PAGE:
Originally Appeared on Condé Nast Traveler
Set the scene.
I wish I could say I arrived at the W Atlanta - Downtown by helicopter; alas, I am not Christian Grey. However, if I had such a mode of transport at my disposal, I would have instructed the pilot to land it on the hotel’s helipad—something you don’t often find in Atlanta. The wow factor continues in the soaring lobby, where a light fixture made of a thousand metal fragments shimmers above an undulating walnut wall. The design is trendy-meets-earthy, with city-center energy.
Wow. So who actually stays here?
Business travelers, convention-goers, Falcons or Hawks fans in town for a game.
Give us the run down on the rooms. Thanks to floor-to-ceiling windows, you can feel the pulse of downtown just by opening your blinds. Macassar ebony furnishings are dressed up with purple velvet pillows and chairs, and beds have pillowtop mattresses, 350-thread-count sheets, and goose-down duvets. Ask for a room with views of Mercedes-Benz Stadium, the city’s new retractable-roof sports and entertainment venue.
Any nice touches? Things we need to know?
Forget Uber—if you need to go somewhere within two miles (and folks, there’s a lot within two miles of this downtown hotel), a driver will take you to and from your destination at no charge.
Unless you’re a Starwood Preferred Guest, wireless high-speed Internet access costs $14.95 a day in your room. Boo.
Anything stand out about other services and features?
Don’t miss the zero-edge rooftop pool with views of the skyline. Partially covered, it’s open rain or shine and features a bar serving drinks on weekends.
The new W Kitchen restaurant is only open for breakfast and lunch, offering a Southern-influenced menu. Indulge if you’re short on time; otherwise, you’re better off walking four blocks to top-notch White Oak Kitchen & Cocktails.
The onsite Bliss Spa has a nail lounge, steam showers, and saunas. After your “blissage,” sample a chocolate brownie from the brownie buffet.
Drivers, be warned: It’s $40 per day to valet your car.
Bottom line: worth it, and why?
Great services (hello, complimentary transportation) and an affordable price tag make this a hip downtown choice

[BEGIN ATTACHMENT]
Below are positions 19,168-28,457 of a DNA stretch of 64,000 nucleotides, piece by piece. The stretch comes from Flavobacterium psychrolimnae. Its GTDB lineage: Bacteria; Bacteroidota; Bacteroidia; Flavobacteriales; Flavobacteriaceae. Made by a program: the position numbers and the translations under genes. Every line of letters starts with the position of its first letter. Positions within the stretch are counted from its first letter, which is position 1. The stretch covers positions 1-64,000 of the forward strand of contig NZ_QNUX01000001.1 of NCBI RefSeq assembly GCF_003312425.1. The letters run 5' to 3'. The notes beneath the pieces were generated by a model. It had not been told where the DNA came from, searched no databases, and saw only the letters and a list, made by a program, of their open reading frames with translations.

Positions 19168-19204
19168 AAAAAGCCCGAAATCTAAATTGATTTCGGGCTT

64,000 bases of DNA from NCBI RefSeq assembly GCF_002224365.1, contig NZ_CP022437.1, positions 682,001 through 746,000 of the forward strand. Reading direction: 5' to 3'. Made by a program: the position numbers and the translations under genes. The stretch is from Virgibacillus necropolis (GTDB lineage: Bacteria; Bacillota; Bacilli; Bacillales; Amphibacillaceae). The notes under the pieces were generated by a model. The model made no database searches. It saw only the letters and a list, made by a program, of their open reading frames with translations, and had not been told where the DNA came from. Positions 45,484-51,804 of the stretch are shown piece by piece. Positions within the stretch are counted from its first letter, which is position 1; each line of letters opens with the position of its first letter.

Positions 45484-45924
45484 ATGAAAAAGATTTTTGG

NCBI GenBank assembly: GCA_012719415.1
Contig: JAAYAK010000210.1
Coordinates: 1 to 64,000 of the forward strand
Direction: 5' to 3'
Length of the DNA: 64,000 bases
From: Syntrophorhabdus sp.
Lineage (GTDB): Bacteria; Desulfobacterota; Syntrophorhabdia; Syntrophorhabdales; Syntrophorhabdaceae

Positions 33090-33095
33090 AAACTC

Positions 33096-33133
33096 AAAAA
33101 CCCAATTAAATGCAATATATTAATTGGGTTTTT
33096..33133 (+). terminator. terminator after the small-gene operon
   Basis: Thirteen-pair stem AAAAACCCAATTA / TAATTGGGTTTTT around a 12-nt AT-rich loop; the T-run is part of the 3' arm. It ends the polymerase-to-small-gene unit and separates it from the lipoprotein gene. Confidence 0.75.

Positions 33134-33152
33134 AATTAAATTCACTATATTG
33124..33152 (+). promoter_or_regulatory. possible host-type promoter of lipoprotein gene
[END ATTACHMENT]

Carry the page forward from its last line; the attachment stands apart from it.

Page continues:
Hoop: I found this tid-bit of info discovered by Tom Fitton to be somewhat revealing. Former U.S. Ambassador to Ukraine, Marie Yovanovitch, initiated a request for State Dept. officials to conduct surveillance on: Jack Posobiec, Donald Trump Jr., Laura Ingraham, Sean Hannity, Michael McFaul (Obama’s ambassador to Russia), Dan Bongino, Ryan Saavedra, Rudy Giuliani, Sebastian Gorka, John Solomon, Lou Dobbs, Pamella Geller and Sara Carter. Judicial Watch has obtained information indicating Yovanovitch may have violated laws and government regulations by ordering subordinates to target certain U.S. persons using State Department resources. Yovanovitch reportedly ordered monitoring keyed to the following search terms: Biden, Giuliani, Soros and Yovanovitch. Judicial Watch has filed a Freedom of Information Act (FOIA) request with the State Department and will continue gathering facts from government sources. Prior to being recalled as ambassador to Ukraine in the spring Yovanovitch reportedly created a list of individuals who were to be monitored via social media and other means. Ukraine embassy staff made the request to the Washington D.C. headquarters office of the department’s Bureau of European and Eurasian Affairs. After several days, Yovanovitch’s staff was informed that the request was illegal and the monitoring either ceased or was concealed via the State Department Global Engagement Center, which has looser restrictions on collecting information.